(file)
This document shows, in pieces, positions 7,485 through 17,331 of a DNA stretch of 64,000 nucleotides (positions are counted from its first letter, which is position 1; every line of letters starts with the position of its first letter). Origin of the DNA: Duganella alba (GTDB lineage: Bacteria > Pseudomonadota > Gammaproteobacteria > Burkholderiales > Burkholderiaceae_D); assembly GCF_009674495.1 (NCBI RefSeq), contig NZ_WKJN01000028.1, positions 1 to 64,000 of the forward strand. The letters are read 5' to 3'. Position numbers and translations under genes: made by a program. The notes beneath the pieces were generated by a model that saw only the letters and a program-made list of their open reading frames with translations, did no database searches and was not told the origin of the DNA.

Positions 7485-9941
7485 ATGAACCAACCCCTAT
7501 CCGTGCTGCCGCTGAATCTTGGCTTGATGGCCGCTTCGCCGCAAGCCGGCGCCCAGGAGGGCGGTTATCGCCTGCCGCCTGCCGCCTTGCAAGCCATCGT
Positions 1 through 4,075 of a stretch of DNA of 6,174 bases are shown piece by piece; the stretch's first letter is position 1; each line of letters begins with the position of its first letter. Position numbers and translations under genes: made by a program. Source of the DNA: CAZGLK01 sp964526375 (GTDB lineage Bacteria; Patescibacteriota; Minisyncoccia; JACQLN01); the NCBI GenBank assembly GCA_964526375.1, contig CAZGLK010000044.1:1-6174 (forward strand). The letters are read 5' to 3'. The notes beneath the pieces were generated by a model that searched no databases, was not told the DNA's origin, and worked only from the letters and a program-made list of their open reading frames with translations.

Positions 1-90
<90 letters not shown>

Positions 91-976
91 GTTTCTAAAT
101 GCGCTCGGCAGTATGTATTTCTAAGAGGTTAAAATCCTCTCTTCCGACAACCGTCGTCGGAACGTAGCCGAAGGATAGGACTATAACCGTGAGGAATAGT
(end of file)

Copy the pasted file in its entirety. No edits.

This document shows, in pieces, positions 7,485 through 17,331 of a DNA stretch of 64,000 nucleotides (positions are counted from its first letter, which is position 1; every line of letters starts with the position of its first letter). Origin of the DNA: Duganella alba (GTDB lineage: Bacteria > Pseudomonadota > Gammaproteobacteria > Burkholderiales > Burkholderiaceae_D); assembly GCF_009674495.1 (NCBI RefSeq), contig NZ_WKJN01000028.1, positions 1 to 64,000 of the forward strand. The letters are read 5' to 3'. Position numbers and translations under genes: made by a program. The notes beneath the pieces were generated by a model that saw only the letters and a program-made list of their open reading frames with translations, did no database searches and was not told the origin of the DNA.

Positions 7485-9941
7485 ATGAACCAACCCCTAT
7501 CCGTGCTGCCGCTGAATCTTGGCTTGATGGCCGCTTCGCCGCAAGCCGGCGCCCAGGAGGGCGGTTATCGCCTGCCGCCTGCCGCCTTGCAAGCCATCGT
Positions 1 through 4,075 of a stretch of DNA of 6,174 bases are shown piece by piece; the stretch's first letter is position 1; each line of letters begins with the position of its first letter. Position numbers and translations under genes: made by a program. Source of the DNA: CAZGLK01 sp964526375 (GTDB lineage Bacteria; Patescibacteriota; Minisyncoccia; JACQLN01); the NCBI GenBank assembly GCA_964526375.1, contig CAZGLK010000044.1:1-6174 (forward strand). The letters are read 5' to 3'. The notes beneath the pieces were generated by a model that searched no databases, was not told the DNA's origin, and worked only from the letters and a program-made list of their open reading frames with translations.

Positions 1-90
<90 letters not shown>

Positions 91-976
91 GTTTCTAAAT
101 GCGCTCGGCAGTATGTATTTCTAAGAGGTTAAAATCCTCTCTTCCGACAACCGTCGTCGGAACGTAGCCGAAGGATAGGACTATAACCGTGAGGAATAGT